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The Case For Chemically Recycling Polyurethane Foam

Since pu foam is generally made from non-renewable sources and doesn’t degrade in the environment, keeping it out of waste streams is a key issue.

It’s no secret that the renewable chemicals market is on the upswing. According to a report by Markets and Markets, the renewable chemicals market is projected to increase in terms of value from $49 billion in 2015 to $84.3 billion by 2020.

And Emery Oleochemicals is one of the many companies tapping into manufacturer’s desire to use chemicals that are both sustainable and rival petro-chemicals in performance.

Emery got its start 175 years ago by making candles and lamp oil from the meat industry’s discarded lard (check out the company’s nifty tribute to its storied history here). Now Emery offers a plethora of bio-based products for several industries. Headquartered in Malaysia with offices in USA (Cincinnati) and Europe (Loxstedt & Düsseldorf), Emery’s portfolio includes lubricants, additives and bio-based chemicals used in high-growth sectors such as home and personal care, construction, automotive, lubricants, packaging, food and beverage, pharmaceutical, textiles, electrical and electronics, and agriculture.

The company is also a leader in the emerging market for polyol made from scrap polyurethane foam and bio-based polyols, which is are used in mattresses, seat cushions and home insulation.

Since pu foam is generally made from non-renewable sources and doesn’t degrade in the environment, keeping it out of waste streams is a key issue. To meet this challenge, a variety of recycling options have been developed, including the use of scraps to make rebond material used in carpet underlay. In fact, according to the American Chemistry Council, nearly a billion pounds of the material were used for carpet underlay in 2010.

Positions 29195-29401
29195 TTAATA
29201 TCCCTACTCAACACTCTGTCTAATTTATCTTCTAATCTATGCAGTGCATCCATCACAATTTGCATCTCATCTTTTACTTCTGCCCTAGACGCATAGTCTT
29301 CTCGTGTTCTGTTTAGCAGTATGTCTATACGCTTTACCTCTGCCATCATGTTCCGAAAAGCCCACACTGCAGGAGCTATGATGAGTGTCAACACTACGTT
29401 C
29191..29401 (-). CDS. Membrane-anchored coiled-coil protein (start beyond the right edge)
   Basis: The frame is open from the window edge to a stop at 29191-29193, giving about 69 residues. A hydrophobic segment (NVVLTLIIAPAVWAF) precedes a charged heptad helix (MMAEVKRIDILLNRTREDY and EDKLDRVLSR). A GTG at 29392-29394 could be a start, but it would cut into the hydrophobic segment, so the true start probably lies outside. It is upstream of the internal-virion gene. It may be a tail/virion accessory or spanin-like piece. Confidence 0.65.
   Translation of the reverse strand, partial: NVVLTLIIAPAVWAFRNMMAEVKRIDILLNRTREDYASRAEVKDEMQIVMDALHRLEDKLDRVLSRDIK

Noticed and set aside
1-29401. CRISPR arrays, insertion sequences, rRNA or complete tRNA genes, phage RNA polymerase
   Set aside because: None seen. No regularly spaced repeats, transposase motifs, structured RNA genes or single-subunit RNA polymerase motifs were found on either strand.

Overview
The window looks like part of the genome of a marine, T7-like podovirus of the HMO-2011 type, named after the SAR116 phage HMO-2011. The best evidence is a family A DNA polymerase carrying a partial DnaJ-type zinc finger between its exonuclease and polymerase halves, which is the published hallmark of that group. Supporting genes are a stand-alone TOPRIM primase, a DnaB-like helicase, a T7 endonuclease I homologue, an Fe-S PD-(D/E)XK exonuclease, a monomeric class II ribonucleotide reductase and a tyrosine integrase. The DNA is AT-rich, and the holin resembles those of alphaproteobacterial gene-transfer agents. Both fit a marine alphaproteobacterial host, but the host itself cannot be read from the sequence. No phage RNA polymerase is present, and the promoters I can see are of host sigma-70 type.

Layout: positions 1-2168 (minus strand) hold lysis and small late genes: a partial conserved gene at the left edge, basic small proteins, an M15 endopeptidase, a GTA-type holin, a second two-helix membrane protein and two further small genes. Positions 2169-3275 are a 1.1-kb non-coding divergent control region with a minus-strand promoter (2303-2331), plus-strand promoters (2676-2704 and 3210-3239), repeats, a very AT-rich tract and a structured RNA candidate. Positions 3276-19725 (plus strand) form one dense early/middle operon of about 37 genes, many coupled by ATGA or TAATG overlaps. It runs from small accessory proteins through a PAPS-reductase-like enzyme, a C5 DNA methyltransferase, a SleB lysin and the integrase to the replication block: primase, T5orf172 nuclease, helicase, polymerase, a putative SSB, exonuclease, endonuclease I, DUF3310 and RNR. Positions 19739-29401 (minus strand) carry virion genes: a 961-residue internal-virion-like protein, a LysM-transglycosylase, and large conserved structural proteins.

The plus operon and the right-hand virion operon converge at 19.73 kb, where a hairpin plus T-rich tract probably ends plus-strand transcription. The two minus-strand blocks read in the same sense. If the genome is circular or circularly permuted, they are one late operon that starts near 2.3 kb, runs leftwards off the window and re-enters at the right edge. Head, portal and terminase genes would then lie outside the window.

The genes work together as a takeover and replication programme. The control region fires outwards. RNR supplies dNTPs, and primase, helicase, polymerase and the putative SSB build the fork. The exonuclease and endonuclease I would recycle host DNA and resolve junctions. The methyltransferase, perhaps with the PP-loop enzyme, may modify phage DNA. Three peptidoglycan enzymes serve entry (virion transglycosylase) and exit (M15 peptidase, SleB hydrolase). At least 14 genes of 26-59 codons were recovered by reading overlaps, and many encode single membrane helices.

Emery, meanwhile, offers pu foam manufacturers a closed-loop recycling service that uses scraps to produce the company’s INFIGREEN polyols, which can be customized and then re-introduced into the pu foam process.

“Instead of companies having to take pu foam to a landfill, we can take their cuts and byproducts convert them back into polyols and they can feed it right back into their feed stream,” Jay Taylor, Emery’s Chief Manufacturing Officer and North America Regional Managing Director, told Chem.Info in a recent interview.

According to Emery, “This multi-award winning approach to recycling polyurethane foam is a first of its kind aromatic polyether/ester polyol and consists of a range of products manufactured via glycolysis.” 

The INFIGREEN process starts with polyurethane foam scrap. The scrap can be either rigid or flexible foams based on either ether or ester chemistry. The glycolysis product is further worked to remove any residual solids that may have been introduced into the foam scrap stream and the hydroxyl value is adjusted to meet an application specification. In the closed loop process, the foam producer’s scrap is converted back to polyol and returned for reprocessing into the foam manufacturing process.

The process can also translate into real cost savings for the company. While the numbers vary, Mark Kinkelaar, Emery’s Global Business Director-Eco-Friendly Polyols, says he’s seen companies save 10 to 20 percent using closed-loop recycling versus other methods of handling scrap.

And with regulation shifting towards mandating more pu foam recycling, Emery’s technology is likely to be in higher demand.

“Five states in the U.S. have signed a law or are evaluating laws that will mandating recycling or post-consumer pu foam waste on the marketplace,” Taylor said. “There is increasing pressure to find an outlet for foam. We are ideally positioned to bring this technology forward.”

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